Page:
Sam is taking two online classes this fall, one in word processing, another in spreadsheets. I've written before about the requirements he needs to "upgrade" from a certificate to an associate's degree in computer technology. He's just four classes away. It's very exciting.
Both of this fall's classes are in another department at the community college, and both required him to thoroughly read the syllabus and take a quiz over its contents. The students have to get a 100 on the quiz (they have unlimited attempts) before they can start the class. In a way, its a brilliant way to underscore the importance of reading and understanding the course requirements. In some of the larger lecture classes I've seen, professors spend the first day of class reading the syllabus to the students. And I've seen students drop once they realize the expectations.
Sam sailed through the syllabus quiz for one class but not the other. We're not quite sure what has happened -- we suspect, actually, there is a scoring problem -- but it is yet to be resolved. I sat with him yesterday as he tried, again and again and again and again, to secure that perfect score. Before I helped him devise some evaluation strategies, he had no idea how to figure out what he was doing wrong.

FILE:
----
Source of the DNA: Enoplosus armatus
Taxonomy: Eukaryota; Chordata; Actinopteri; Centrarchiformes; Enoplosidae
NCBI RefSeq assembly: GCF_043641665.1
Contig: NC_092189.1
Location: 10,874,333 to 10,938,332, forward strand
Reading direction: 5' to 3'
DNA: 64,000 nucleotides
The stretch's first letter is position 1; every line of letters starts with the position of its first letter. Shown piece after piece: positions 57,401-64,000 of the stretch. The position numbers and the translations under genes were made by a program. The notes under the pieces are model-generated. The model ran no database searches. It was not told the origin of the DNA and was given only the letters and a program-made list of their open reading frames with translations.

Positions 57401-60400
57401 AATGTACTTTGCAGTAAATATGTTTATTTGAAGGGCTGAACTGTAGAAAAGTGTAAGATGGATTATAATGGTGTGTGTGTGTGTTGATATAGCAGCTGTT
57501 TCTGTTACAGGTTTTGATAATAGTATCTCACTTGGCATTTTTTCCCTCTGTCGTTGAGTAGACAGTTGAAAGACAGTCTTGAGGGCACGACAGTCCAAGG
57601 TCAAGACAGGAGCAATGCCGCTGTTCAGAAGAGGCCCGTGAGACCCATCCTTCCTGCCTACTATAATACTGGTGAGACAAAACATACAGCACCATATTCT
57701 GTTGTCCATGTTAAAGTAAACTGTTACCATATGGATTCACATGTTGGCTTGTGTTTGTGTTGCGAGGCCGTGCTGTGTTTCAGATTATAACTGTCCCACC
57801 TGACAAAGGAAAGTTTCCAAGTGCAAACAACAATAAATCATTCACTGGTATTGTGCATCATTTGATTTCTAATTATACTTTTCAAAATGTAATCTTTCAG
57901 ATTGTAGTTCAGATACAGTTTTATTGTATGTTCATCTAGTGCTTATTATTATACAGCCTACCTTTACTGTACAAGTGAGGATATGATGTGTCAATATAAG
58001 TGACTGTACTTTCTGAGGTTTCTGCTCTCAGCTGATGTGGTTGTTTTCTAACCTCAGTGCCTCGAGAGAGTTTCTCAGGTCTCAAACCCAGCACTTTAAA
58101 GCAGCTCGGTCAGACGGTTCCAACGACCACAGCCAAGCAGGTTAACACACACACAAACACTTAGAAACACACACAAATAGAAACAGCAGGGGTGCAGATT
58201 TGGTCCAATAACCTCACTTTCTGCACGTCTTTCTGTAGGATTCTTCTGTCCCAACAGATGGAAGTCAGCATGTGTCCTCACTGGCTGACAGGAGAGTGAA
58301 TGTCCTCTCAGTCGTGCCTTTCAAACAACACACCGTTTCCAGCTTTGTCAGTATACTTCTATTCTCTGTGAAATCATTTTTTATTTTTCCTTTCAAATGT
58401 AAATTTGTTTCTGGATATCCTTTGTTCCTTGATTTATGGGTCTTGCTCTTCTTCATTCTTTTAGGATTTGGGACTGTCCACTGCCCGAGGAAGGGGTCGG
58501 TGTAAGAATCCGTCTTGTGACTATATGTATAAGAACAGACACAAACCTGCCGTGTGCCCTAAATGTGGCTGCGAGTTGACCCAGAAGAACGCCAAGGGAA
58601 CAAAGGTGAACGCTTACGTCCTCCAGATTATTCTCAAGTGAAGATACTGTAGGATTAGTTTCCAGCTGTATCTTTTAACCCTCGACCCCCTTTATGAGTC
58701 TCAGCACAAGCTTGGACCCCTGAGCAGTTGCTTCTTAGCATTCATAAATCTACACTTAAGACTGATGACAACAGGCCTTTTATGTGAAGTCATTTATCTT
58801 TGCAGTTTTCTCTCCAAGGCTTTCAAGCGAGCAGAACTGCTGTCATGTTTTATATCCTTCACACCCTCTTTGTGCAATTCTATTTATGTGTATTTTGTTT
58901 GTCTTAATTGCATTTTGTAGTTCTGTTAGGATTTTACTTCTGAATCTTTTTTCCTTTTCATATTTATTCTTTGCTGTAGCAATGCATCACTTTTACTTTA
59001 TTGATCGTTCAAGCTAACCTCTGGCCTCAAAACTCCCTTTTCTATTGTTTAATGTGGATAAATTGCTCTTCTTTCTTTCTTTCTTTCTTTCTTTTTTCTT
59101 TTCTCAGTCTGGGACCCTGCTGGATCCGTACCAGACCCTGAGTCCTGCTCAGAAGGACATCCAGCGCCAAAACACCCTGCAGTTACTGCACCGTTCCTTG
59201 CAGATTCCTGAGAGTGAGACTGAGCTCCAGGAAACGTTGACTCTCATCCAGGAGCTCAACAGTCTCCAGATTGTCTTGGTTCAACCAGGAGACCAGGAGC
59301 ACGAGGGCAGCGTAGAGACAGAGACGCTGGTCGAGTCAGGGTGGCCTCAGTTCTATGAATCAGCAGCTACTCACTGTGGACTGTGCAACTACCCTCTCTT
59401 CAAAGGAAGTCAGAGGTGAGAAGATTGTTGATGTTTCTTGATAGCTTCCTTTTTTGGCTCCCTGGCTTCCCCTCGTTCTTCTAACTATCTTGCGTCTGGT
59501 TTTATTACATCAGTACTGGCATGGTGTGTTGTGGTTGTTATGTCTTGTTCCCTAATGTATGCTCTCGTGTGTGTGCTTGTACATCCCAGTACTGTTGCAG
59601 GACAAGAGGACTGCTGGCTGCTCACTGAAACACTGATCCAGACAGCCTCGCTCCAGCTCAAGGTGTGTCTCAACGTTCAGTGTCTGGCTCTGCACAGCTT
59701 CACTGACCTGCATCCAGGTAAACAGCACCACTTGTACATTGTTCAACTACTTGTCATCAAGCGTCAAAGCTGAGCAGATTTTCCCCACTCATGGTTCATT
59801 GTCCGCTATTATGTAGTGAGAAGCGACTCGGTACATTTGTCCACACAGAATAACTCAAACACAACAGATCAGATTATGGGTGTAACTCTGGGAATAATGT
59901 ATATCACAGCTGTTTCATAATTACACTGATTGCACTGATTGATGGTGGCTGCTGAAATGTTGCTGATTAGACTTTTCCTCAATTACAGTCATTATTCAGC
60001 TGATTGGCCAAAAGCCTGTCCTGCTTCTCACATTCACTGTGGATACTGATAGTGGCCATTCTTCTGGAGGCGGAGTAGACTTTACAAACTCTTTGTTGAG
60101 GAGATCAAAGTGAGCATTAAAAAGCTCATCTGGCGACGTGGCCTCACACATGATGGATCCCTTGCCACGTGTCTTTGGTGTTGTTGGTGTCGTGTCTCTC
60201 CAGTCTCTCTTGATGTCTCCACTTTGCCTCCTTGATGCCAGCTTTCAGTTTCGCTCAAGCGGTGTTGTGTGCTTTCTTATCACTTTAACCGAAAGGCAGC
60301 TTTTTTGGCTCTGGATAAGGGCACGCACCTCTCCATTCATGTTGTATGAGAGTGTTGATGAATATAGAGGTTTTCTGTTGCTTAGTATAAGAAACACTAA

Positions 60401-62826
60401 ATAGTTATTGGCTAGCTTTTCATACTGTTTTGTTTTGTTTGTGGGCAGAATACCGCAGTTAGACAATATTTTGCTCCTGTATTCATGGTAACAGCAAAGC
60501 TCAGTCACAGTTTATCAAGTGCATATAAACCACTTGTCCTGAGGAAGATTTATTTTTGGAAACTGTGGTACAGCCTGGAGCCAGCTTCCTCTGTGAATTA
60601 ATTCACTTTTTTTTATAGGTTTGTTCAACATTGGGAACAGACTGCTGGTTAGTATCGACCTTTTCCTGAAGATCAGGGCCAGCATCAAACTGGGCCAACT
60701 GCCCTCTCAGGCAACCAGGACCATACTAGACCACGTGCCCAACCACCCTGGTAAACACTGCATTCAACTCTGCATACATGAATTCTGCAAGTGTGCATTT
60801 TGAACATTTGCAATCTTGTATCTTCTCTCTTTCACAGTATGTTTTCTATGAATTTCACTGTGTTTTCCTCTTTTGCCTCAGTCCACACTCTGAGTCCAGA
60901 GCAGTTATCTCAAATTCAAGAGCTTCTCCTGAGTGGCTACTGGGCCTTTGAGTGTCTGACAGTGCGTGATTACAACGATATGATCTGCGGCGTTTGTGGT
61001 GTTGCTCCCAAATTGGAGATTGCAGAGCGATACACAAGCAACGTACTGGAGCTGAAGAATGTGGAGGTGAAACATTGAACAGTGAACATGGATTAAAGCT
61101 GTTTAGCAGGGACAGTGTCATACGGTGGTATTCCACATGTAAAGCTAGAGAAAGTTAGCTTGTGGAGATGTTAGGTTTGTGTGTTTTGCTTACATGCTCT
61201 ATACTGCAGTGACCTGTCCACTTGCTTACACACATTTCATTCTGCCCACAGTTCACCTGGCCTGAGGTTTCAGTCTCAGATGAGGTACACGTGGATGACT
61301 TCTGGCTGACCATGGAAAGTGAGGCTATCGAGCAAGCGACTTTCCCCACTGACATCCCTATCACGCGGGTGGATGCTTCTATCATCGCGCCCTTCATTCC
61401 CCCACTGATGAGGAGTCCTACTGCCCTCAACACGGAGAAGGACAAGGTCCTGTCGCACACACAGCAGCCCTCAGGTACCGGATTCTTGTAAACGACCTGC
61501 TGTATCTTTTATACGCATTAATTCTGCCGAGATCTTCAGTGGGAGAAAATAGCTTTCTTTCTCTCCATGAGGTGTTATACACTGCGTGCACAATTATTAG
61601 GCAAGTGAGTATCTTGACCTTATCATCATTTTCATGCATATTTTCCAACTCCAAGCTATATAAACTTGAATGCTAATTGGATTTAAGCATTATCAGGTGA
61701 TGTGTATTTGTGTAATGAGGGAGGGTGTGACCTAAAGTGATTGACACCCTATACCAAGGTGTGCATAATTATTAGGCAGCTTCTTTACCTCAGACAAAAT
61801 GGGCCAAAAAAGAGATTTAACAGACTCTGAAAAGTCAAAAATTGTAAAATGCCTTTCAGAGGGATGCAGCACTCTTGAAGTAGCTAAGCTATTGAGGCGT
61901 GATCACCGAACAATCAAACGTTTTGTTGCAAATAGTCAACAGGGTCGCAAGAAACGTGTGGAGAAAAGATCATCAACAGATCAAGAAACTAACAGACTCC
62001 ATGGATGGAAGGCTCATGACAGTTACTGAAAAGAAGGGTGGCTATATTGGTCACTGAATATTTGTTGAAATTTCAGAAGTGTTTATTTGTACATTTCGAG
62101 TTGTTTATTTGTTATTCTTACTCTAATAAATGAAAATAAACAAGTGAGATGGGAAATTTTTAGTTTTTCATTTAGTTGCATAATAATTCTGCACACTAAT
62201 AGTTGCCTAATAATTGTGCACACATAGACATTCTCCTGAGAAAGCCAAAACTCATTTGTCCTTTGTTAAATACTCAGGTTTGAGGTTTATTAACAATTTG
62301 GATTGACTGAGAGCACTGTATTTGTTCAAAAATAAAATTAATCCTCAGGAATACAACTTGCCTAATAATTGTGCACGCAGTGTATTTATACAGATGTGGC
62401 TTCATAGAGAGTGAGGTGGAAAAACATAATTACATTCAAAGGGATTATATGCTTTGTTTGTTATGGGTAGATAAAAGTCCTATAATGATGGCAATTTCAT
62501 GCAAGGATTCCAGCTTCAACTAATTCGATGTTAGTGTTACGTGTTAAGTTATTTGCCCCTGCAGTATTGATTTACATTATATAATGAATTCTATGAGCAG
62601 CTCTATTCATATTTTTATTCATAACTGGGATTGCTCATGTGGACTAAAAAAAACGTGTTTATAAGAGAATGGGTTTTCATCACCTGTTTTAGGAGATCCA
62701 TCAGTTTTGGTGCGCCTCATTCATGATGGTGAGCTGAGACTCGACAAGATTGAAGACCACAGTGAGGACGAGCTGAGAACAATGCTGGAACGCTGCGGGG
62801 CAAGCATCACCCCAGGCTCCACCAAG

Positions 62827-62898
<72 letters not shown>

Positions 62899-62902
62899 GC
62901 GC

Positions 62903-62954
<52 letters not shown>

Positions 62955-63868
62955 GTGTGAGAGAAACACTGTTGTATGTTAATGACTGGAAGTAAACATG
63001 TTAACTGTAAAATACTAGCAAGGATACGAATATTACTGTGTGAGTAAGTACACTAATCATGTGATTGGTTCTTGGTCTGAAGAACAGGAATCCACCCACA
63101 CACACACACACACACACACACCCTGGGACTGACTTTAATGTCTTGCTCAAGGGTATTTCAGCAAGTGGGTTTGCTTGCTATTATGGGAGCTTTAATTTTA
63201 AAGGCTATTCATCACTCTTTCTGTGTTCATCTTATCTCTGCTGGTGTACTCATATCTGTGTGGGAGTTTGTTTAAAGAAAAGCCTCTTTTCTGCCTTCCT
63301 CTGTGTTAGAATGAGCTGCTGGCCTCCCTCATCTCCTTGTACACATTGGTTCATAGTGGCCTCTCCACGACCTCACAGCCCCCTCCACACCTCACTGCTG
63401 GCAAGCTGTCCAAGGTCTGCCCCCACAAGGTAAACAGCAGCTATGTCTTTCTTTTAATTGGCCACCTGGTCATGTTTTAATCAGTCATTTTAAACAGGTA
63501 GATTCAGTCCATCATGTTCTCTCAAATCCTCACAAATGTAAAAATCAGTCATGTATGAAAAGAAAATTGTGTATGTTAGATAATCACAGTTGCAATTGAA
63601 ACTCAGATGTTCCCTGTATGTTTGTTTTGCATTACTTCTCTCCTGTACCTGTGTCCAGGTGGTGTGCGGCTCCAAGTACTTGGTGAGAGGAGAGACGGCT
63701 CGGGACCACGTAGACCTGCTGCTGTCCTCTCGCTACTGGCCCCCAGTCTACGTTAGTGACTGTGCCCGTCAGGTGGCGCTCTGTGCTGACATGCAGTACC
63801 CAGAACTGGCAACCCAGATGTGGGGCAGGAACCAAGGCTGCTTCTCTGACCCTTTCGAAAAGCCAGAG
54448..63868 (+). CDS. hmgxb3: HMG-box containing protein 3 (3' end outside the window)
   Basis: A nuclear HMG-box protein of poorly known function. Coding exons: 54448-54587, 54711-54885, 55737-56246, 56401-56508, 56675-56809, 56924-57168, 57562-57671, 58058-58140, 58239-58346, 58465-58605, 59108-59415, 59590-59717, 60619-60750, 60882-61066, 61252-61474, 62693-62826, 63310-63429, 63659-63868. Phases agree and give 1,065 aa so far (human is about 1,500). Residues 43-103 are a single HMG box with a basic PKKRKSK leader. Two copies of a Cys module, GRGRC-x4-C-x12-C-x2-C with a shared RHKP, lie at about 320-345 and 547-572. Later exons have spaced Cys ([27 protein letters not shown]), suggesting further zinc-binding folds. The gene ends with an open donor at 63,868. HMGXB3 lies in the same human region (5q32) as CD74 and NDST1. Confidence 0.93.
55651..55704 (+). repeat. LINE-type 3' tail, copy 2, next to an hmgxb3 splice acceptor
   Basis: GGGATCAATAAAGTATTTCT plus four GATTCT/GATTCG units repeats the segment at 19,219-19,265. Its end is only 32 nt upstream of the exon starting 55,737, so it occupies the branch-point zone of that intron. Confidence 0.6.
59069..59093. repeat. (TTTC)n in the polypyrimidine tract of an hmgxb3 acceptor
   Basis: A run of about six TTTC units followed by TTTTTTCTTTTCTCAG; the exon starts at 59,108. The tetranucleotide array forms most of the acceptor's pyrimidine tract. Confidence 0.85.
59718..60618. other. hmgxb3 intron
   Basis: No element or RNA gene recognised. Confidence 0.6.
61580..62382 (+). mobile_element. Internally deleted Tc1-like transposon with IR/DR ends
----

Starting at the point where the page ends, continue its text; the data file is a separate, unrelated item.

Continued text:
It was like being thrown into the ocean with no clue where to swim to safety. You can imagine how wild and panicked a person's thinking might get. And then, when you consider the true stakes how angry you could get.
He can't get the keys to the rest of the online kingdom of the class until he does. An email to the professor about the problem has brought only the suggestion that he drop the class.
And that brings me to the point of this post -- there is testing and then there are barriers.
When I was in junior high school, a gymnastics unit was added to our curriculum, probably in part because of the wildly popular Olga Korbut and the amazing things she did at the 1972 Olympics.
I saved those Seventeen magazine pages with a story and photo about her for ages.
Our instruction was pathetic. Our teacher couldn't do any of the moves, and was continually recruiting a student to demonstrate a move to the others (with that student likely demonstrating that move to the teacher for the first time about 90 seconds earlier.)
Once "demonstrated," we could practice on the equipment, serving as spotters for each other. At the end of the unit, we had to perform the different moves for our grade. We were scored on our ability to do the moves -- nothing about the rhythm and composition of a routine, our body poise, or other criteria used to evaluate a gymnast.
The test was sequential and, theoretically, based on difficulty. Our teacher had no idea what was a hard move and what was easy, in my opinion. But, you couldn't test for a B if you couldn't do all the moves needed for a C.
Because I couldn't go from a crouch on the beam to a standing position using only one leg -- a "C" level move -- I was not allowed to test for any other grade levels, even though I'd been working on all of them, as were my classmates, for six weeks.
Lots of girls didn't get the grade they deserved for having taught themselves gymnastics.
That's not instruction, and that's not testing, so don't make like its the bar exam.